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News article created on 24 January 2014

Divers brave freezing water to repair safety gates

A team of divers will brave freezing waters in order to carry out vital underwater inspections to a number of our safety gates along the canals in the West Midlands.

The project will involve inspecting a number of safety gates located within the wall of the towpath or along the bottom of the canal. 

The gates, which are made from wood or metal, are designed to protect homes and businesses in the rare event that there is a breach in the canal bed or embankment and work by automatically closing if there is a surge of water rushing along the canal. The weight of the water will keep the gates closed and create a water-tight seal preventing any further water from emptying out of the canal and into the surrounding areas.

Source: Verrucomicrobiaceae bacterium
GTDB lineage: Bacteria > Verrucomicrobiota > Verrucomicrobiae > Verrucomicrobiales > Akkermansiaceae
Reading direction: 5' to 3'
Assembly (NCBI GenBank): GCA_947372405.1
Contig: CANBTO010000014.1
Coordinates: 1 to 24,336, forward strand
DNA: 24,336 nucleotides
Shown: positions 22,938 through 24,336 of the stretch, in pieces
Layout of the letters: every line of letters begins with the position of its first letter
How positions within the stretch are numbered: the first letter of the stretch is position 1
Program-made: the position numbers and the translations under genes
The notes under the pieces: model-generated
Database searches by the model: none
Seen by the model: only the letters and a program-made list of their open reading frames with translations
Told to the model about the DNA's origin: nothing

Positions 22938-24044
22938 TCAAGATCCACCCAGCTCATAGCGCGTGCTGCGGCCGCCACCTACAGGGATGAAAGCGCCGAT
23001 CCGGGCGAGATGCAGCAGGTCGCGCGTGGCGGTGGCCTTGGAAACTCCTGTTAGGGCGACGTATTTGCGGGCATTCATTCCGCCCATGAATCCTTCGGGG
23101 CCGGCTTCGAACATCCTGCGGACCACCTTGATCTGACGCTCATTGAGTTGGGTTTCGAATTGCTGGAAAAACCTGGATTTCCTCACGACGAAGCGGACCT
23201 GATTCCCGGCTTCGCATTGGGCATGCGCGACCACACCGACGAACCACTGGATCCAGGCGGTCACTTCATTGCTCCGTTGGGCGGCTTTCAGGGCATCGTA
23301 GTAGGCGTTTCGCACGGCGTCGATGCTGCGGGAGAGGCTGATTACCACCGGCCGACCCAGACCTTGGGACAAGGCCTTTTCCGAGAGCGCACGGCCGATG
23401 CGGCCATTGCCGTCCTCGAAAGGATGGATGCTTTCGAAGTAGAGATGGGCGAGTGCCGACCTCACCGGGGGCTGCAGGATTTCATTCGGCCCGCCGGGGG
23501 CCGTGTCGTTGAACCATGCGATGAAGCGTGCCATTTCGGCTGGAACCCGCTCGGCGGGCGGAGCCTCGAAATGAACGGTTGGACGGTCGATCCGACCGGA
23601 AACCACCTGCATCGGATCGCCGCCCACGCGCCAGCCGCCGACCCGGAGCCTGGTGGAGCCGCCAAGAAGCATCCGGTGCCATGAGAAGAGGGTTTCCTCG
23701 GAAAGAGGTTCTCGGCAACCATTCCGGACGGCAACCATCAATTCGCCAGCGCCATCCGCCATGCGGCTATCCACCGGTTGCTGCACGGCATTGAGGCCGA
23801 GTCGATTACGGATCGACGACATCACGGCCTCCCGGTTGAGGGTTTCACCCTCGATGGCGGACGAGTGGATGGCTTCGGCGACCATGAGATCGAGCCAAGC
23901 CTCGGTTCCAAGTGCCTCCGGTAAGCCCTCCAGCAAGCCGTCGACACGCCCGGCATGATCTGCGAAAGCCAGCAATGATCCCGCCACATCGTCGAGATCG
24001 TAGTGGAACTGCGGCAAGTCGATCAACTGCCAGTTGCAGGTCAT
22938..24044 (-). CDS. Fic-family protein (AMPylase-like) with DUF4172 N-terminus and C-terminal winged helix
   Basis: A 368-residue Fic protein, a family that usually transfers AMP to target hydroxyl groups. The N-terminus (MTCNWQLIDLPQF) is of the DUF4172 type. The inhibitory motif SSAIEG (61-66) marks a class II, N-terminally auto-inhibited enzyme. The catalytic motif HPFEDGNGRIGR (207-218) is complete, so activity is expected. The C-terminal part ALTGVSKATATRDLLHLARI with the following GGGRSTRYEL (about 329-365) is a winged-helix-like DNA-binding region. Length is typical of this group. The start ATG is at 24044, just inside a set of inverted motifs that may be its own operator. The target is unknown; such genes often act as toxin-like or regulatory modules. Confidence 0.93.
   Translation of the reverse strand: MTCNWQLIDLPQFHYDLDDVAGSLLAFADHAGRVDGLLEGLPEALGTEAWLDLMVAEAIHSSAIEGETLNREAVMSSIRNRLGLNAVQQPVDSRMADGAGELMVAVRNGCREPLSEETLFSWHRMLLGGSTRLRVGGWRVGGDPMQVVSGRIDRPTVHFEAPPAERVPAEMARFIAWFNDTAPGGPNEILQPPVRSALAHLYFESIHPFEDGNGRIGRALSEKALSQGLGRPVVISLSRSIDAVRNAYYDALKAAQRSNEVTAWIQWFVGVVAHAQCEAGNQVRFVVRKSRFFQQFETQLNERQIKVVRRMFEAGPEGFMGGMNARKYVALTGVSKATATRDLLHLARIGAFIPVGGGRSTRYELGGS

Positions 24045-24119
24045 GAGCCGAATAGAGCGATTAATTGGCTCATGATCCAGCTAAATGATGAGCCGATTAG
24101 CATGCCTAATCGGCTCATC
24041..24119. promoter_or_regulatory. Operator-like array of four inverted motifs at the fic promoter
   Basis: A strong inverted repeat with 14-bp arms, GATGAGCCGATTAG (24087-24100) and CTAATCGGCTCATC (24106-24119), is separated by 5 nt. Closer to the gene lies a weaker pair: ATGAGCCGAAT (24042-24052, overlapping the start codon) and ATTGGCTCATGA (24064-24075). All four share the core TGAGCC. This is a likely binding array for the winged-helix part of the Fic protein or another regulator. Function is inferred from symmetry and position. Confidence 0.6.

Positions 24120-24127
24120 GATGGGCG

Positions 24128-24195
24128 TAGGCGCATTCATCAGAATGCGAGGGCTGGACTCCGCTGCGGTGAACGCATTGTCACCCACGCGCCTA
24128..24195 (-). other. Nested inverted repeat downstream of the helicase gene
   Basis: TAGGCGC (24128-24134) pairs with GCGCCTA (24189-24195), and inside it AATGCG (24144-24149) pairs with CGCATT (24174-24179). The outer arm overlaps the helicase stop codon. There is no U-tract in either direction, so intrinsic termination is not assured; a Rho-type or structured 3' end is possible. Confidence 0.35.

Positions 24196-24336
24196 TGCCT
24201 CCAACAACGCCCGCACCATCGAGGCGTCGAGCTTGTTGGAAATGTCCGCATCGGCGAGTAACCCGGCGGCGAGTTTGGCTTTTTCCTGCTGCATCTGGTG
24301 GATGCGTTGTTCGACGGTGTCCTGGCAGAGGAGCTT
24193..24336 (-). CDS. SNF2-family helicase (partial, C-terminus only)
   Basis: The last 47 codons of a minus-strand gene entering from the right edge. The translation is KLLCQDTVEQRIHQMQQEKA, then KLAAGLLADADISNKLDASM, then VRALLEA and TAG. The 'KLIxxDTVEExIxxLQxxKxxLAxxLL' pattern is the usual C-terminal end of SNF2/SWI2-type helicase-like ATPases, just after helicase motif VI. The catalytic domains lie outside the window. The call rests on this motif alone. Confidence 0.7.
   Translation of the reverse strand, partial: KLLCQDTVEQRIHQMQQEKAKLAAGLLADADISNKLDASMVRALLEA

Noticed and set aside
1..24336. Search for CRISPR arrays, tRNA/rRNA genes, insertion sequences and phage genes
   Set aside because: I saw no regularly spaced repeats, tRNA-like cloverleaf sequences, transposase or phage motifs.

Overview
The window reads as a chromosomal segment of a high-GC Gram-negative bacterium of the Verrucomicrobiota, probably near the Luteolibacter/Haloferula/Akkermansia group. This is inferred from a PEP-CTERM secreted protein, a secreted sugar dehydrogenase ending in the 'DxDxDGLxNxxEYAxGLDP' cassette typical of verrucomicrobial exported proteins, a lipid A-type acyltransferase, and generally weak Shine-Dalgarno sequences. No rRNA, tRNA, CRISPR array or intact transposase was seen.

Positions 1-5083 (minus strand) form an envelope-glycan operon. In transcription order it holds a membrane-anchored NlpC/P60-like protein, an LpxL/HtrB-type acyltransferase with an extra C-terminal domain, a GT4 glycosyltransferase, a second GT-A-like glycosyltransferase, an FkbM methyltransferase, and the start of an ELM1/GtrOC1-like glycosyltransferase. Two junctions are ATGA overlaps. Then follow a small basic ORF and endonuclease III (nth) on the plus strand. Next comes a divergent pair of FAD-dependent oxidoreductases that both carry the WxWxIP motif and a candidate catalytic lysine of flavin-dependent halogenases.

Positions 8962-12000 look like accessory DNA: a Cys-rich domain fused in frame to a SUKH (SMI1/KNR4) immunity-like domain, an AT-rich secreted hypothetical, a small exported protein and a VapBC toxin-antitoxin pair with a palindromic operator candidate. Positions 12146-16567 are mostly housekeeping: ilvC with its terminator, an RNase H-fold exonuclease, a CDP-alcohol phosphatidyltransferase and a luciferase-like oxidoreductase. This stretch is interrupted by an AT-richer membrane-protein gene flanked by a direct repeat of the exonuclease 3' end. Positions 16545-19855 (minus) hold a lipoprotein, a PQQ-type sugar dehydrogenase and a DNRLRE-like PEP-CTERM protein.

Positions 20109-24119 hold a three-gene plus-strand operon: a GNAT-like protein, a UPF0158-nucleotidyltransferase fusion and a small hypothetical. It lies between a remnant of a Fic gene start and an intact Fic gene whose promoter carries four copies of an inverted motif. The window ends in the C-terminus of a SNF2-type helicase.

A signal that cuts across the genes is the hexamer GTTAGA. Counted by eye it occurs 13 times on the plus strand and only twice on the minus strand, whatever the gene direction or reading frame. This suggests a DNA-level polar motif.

Thorough inspection

Dean Davies, waterways manager for the Canal & River Trust, said: “These safety gates are a brilliant yet simple piece of engineering. They are extremely important which is why we carry out a thorough inspection of them every year. Although they are rarely used we need to make sure that they are in good working order and can easily close should they spring into action.

“This time of year the water in the canal is freezing and although the divers are well equipped and used to working in these sorts of conditions we can only have them in the water for a few minutes at a time otherwise they will start to suffer from the effects of the cold. The specialist team of divers will inspect the gates to make sure they are in good working order, ensure that any debris or silt around the gate is removed and if necessary carry out any minor repairs.”

The inspections will take places along the Birmingham Main Line Canal, the Tame Valley Canal and the Worcester & Birmingham Canal and work is expected to last around two weeks.